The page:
According to libertarian propaganda, society is said to have developed, or become less censorious and more understanding. There is no doubt though that, prior to Wolfenden, the concept of males engaging with each other in sexual activity had spiritual, ethical and physical repugnance. Why does it not have such today? What does society have to ignore or conceal to allow such a radical change?
There is no analysis of this in the Wolfenden report itself, so it bears re-examination, when in particular its apologists3 freely and acceptably describe themselves as ‘perverted’ and its practitioners might even find themselves in Government and indeed in charge of ‘Culture’. It is difficult to write on this subject in an unbiased manner, but certain fixed points can be elucidated and these may be divided briefly into the subjective field of psychology, then a review of the anatomically and physiologically observable purpose of distinct organs, and finally the associated psycho-pathology (the associated syndromes of observable mental illness), together with other accompanying physical illness.
Even prior to the frank reporting in Masters and Johnson4 it had been well know as a generality that most sex takes place in the mind. Genito-urinary physicians had always taught this, i.e. 98% above the waist the rest below. There is no sex without consciousness - practised it is thought in the ‘id’ - the most basic and here inescapable reproduction-orientated part of the personality, according to simple psycho-analytical theory. It is thus common psychiatric practice to enquire into the nature of such suppressible fantasies of individuals to determine what has been termed ‘orientation’. The fantasies will be characteristic - like an ECG - throughout life. Once established it is not possible to actively switch the gender of this sexual fantasy type permanently by will though it is easy to say so. Thus whatever the final pertinent object of the heterosexual fantasy activity of an individual, it will be at that point reproductive in purpose. A female will be involved and it will be normal.
This interpretation is not available to wholly male activity. Male fantasies based on anal penetration are commonly reported and commonly exclusively practised. The disorders involved are quite abnormal in not only this loss of a natural purpose but also in the unfortunate practical realisation that the activity accords exactly with adverse public bar concepts*; it is at this point that the degree of such profound mental abnormality becomes obvious. It is very difficult to interpret the active forethought relating to this with any reference to genetic purpose at all. The activity cannot be said to have any other beneficial purpose in reproductive or Darwinian terms, either. It is destructive of it. It will be remarked that this activity is not unknown in the heterosexual population. Its prevalence there will also accord with the degree to which normal psychology has become disordered in such minds as well. Whether originating in nature or nurture, it is the degree of this personality defect which dictates its importance to the individual. It may overwhelm his thought processes. Where it becomes exclusively the active sexual purpose, (or nearly so), the illness assumes the mantle of psychosis. Its abnormality is denied by the sufferer, who in practice usually nurses and encourages it during exacerbations, and he refuses to change activity because of its pleasure to him. (Such non - beneficial behaviour is also found in some other psychopathic and manic-depressive psychoses). To co-working male observers the most serious disabling disadvantage is that at any one time he does not know and could only guess, had he notice of such inclination, what the homosexual is thinking about him. A mature female always knows what a male will be thinking. He is normally thinking this.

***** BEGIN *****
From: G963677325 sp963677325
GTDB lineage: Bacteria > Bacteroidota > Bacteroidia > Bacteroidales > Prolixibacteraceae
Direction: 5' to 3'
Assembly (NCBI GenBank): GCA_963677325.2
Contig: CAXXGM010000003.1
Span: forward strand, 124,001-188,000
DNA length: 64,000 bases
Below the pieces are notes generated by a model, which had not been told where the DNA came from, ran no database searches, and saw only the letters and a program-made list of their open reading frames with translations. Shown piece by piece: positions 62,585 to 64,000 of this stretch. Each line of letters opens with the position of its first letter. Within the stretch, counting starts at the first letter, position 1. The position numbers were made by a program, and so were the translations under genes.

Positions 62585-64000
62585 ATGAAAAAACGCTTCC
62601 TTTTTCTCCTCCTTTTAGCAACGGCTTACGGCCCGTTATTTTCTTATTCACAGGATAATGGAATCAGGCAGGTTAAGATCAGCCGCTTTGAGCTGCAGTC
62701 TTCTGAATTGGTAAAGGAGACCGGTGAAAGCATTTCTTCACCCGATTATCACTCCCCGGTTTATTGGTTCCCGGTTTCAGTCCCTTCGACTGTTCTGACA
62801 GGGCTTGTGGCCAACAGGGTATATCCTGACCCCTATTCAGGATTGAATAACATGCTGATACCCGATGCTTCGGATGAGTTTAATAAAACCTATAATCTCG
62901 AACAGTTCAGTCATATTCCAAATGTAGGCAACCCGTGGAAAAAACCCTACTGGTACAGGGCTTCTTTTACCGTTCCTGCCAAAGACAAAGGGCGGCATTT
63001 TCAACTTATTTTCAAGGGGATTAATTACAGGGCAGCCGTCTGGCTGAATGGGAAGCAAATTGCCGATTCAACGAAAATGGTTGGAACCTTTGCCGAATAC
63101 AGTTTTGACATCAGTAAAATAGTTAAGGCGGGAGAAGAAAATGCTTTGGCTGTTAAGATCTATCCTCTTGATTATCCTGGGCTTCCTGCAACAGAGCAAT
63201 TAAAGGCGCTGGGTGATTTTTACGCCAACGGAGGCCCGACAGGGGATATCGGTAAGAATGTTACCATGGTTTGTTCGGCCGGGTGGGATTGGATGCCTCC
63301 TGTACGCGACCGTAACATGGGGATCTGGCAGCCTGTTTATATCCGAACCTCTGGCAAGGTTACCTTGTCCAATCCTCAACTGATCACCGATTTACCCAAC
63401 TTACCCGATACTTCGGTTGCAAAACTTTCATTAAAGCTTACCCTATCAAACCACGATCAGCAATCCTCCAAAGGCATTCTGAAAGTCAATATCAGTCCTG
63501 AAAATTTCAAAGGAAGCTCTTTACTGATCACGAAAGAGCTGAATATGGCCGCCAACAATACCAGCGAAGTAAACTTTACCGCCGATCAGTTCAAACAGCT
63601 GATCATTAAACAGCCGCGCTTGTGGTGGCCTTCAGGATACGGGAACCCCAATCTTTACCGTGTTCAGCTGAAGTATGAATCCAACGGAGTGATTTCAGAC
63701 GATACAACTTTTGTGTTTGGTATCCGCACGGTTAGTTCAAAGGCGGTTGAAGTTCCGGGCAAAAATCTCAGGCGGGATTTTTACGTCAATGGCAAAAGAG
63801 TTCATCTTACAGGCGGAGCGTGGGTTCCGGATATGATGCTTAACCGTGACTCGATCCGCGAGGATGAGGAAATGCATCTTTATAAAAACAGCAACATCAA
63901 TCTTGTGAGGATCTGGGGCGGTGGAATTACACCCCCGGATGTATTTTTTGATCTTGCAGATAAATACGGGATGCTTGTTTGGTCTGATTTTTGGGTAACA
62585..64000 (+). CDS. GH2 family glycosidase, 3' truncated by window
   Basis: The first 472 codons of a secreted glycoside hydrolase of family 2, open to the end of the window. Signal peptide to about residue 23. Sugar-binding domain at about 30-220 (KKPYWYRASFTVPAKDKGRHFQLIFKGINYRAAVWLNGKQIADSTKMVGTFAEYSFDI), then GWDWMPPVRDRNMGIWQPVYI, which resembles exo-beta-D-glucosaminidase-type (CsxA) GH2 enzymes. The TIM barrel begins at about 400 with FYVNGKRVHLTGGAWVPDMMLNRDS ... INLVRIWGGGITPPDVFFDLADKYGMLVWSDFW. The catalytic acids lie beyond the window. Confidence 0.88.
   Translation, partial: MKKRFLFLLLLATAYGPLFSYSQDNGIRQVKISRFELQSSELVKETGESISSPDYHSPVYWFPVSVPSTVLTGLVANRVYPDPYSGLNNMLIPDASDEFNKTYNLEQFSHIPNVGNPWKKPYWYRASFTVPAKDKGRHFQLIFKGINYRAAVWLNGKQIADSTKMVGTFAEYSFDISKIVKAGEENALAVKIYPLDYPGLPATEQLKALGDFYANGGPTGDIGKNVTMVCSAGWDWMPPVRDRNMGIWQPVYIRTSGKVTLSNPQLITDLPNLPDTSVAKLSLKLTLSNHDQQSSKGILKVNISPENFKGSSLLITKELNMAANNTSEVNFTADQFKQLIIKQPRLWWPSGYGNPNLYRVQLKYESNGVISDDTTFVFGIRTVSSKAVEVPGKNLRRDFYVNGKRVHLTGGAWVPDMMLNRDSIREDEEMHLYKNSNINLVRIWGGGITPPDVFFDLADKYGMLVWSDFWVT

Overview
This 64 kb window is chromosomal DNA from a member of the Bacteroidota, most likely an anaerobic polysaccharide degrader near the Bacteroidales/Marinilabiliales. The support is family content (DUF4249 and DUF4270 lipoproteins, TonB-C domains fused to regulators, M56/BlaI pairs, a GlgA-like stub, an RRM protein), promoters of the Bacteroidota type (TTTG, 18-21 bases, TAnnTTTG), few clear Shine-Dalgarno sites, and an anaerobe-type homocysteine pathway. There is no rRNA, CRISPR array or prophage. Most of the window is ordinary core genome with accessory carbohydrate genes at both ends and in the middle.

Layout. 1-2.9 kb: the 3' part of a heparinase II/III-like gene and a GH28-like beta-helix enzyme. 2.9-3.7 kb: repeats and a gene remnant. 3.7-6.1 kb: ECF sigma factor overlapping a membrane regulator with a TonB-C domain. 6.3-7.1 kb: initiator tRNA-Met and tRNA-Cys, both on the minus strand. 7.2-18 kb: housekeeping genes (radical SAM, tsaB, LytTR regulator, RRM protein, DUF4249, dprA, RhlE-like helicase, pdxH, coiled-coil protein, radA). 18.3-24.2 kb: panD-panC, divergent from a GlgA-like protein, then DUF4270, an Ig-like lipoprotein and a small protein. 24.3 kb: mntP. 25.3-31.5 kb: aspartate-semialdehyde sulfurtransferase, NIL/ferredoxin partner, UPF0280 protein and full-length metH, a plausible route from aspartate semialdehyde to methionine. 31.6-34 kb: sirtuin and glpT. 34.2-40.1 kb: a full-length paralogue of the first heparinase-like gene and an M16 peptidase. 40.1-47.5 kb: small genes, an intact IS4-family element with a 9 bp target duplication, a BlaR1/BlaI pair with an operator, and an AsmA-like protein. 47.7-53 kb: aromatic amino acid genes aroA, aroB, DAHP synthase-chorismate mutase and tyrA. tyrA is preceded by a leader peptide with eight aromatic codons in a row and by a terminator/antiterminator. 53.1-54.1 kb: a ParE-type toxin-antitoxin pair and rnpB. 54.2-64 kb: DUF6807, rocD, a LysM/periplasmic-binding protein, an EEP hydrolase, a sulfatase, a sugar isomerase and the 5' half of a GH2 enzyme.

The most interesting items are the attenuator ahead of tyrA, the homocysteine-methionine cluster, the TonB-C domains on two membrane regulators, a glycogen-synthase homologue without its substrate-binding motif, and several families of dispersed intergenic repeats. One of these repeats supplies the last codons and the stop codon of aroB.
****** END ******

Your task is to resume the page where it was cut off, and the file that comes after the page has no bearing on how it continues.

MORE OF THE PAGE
(Subheading) ANATOMY5 and PHYSIOLOGYand INFECTION
There will not nowadays be an experienced surgeon in practice who has not removed foreign bodies from the ano-rectum. Trauma to the same area by sexual violence is commonplace and the cause of post-coital bleeding. The transmission at this site of bacterial, spirochaetal and viral infections are now notorious. The treatment of some of these are particularly hazardous, world-wide and increasingly in many cases unavailing. The anatomy of the digestive tract pelvic organs will not support any normality of their functional use for genital purposes. Whereas the vagina is a thick walled tube designed to lubricate and functioning to receive the penis, as a conduit for fertilisation and for the expulsion of the foetus, the ano-rectum by contrast has no purposes with reproductive value in either sex. The rectum is thin walled with significant and fragile blood supply, all designed in its structural and directional anatomy simply to retain and facilitate the external passage of faeces. The detail of this much simplified account may be confirmed easily in anatomy textbooks.